Nearly all these "first line" positions of the Swiss army were field fortifications with wood so that few traces can be found back. However, number of trenches and strong points of the "second line", the fortifications of "Hauenstein" and around Morat/Murten (see ill. 16) built into rocks or with concrete can still be found.

 

 

ill. 15: Trenches of the strongpoint Spitzenflueli, (at the left of the red line) part of the "Hauenstein" fortification, built in 1914 with steps for riflemen, ammunition niches, shelters and gun positions. Coordinates: 627’200/246’350.

 

Generally, the situation for the French and German troupes at the southern end of the WESTERN FRONT remained unchanged for the coming 4 years. Guard and patrol activities, skirmishes, artillery duels changed with construction work on trenches, shelters, roads and the daily fight for survival.

However, just a few miles north – on places like Vieil Armand / Hartmannswillerkopf or Linge, bloody battles went on in an alpine surrounding. (Nearly 10’000 men were killed during the 19 days fight from Dec. 21st, 1915 to Jan. 8th, 1916 or over 68’000 men killed on Vieil Armand / Hartmannswillerkopf alone and 30’000 men killed on the Linge/Fecht valley fronts!)

Or otherwise said: "When the troupes of both sides left the Alsace after the cease-fire of November 11th, 1918 the bodies of 59’632 Germans and of 58’588 French soldiers remained there, buried on 34 German and on 56 French War Cemeteries.

For the civil population in Alsace, the 4 years after the destructions during the two "temporary liberations" were extremely difficult and miserable.

 

 

ill. 16: Memorial at the Largue bridge

 

The little memorial tablet is located on the road from Pfetterhouse to Mooslargue (D 24), just east of the bridge over the Largue river, on the former German frontline of 1914-1918.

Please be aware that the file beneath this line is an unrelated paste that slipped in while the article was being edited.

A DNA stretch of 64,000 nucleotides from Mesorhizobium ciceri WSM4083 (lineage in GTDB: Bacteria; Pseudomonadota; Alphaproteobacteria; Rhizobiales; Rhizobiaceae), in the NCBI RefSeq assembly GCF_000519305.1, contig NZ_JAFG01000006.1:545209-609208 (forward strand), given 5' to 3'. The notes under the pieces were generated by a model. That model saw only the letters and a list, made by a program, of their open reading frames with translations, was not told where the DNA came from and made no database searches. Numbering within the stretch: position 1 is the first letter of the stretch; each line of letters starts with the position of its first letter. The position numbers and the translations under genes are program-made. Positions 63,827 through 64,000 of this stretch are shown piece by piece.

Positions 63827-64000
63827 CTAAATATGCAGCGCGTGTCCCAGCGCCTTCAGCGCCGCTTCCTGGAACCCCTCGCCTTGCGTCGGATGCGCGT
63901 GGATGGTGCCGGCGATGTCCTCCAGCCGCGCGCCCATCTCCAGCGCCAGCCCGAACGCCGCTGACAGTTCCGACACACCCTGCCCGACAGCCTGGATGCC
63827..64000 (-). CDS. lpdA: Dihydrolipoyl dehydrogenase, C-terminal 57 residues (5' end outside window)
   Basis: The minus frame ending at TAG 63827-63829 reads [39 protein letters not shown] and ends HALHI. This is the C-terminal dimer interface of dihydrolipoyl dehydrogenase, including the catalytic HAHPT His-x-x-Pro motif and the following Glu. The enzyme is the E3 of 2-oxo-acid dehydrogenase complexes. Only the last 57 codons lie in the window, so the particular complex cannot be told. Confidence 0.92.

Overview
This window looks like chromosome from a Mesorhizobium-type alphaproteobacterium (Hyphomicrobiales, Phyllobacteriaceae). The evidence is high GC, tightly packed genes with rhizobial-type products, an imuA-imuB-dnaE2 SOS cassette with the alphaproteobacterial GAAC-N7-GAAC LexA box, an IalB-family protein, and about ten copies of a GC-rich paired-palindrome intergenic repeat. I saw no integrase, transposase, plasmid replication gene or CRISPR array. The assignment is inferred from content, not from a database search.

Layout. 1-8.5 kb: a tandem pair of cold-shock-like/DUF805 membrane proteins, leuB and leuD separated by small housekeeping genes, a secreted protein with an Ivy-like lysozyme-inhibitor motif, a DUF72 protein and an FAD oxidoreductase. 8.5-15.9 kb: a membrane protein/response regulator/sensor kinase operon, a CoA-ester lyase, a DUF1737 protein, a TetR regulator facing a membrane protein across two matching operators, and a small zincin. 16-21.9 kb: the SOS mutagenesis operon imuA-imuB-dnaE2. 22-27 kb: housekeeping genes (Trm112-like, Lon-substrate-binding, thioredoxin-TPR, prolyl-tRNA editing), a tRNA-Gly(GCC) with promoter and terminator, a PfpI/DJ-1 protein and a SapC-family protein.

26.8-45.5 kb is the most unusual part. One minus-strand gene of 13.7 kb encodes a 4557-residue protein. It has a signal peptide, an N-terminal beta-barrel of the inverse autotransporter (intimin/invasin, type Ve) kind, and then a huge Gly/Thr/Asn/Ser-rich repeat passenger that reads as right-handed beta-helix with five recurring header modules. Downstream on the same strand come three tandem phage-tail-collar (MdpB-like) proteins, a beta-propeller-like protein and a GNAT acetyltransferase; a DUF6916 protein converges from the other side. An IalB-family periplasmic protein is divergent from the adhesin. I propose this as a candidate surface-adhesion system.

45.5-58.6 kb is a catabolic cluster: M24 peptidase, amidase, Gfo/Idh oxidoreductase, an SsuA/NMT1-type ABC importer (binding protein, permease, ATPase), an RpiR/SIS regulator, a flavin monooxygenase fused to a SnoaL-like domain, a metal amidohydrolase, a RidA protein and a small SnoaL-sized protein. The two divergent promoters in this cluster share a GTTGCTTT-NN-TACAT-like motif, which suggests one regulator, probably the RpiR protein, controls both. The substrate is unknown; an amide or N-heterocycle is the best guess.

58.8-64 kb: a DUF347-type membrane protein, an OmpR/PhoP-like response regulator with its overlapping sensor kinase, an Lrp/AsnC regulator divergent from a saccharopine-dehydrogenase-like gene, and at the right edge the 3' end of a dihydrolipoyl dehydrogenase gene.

It recalls the liberation of Pfetterhouse in WW2 on November 19th, 1944 (by troupes of General Caldairou) and the "Friendship and Peace" which now finally exist between these nations. Inscription:

"MEMOIRE A L’AMITIE ET A LA PAIX –

ERINNERUNG IN FREUNDSCHAFT UND FRIEDEN 1944"

 

(Before this became possible, the 2 German blockhouses of WW1, situated just about 50 meters north and south of that monument, had to fall into ruins – Alsace was occupied again from 1940 to 1944/45 – and WW2 had to be endured by soldiers and civil populations.)

 

In spring of 1915, with the new frontline between Italy and Austria, the situation for Switzerland changed again. The "open gap" between the Western Front and the new Southern Front (red marks on following map) could invite an attack through Swiss territory – the French "plan H" and the Italian "Linea Cadorna" confirm that such plans or fears existed.

 

The Swiss fortifications (blue marks below) as well as the guard posts on the borders and the areas in between continued to be occupied by the army – and the average Swiss soldier spent 450 days on duty (without wage compensation and with a meagre pay) during 1914-1918.

 

ill. 17: Situation of Switzerland in summer of 1915: the open gap between the southern end of the Western front in Alsace and the western end of the Italian front on the Stelvio pass (red marks) risked to invite either party to plan an attack through Swiss territory. The Swiss fortifications of WW1 are marked in blue.

 

A separate article (to follow) will describe the situation at the Austrian/Italian/Swiss border of the Stelvio pass/Stilfserjoch (2501m above sea level) from 1915 to 1918.

"South Tyrol / Südtirol / Alto Adige" was another 
UNFORTUNATE REGION.

 

Literature and photo credit:

- Cerf A., colonel, "La guerre aux frontiers du Jura", Payot Lausanne, 1930, 269 pages

- Cerf A./Sulser M., "Krieg an der Juragrenze", Aarau 1931, 287 pages, (ill. 2, 4, 5, 7, 14)

- Dupuy, E., "Guerre dans les Vosges, 41e div inf 1914-16", Payot Paris, 1936, 281 pages

- Fuhrer, Hans Rudolf, "Die Schweizer Armee im 1. Weltkrieg – Bedrohung, Landes-verteidigung und Landesbefestigung", NZZ Zuerich, 1999, 780 pages, (ill. 17)

- Michelin, "L’Alsace et les combats des Vosges 1914-18", vol. I, Clermont-Ferrand 1920, 128 pages

- Mittler, Max, "Am Rande der Ajoie: Zuschauer im Weltkrieg 1914-18" in "Schauplaetze der Schweizer Geschichte", pages 190-215, Ex Libris Zuerich, 1987, (ill. 6)

- Nouzille/Oberle, "Batailles d’Alsace 1914-18", Ed.Contades, 1989, 490 pages.

- Rapold, Hans, "Entwicklung der schweiz. Landesbefestigung 1815-1921" in "Geschichte der schweiz. Landesbefestigung", Orell Fuessli Zuerich, 1992, 200 pages, (ill. 8, 13)

- Schaller, Claude-Henri, "Largin", Schaller 1997, 19 pages

- Schwitter, Oswald, photos taken in September 2000 (ill. 3, 9, 10, 11, 12, 15, 16)

- Stier, H.E., "Grosser Atlas zur Weltgeschichte", Westermann, 1990, (ill. 1)

 

An Unfortunate Region 2003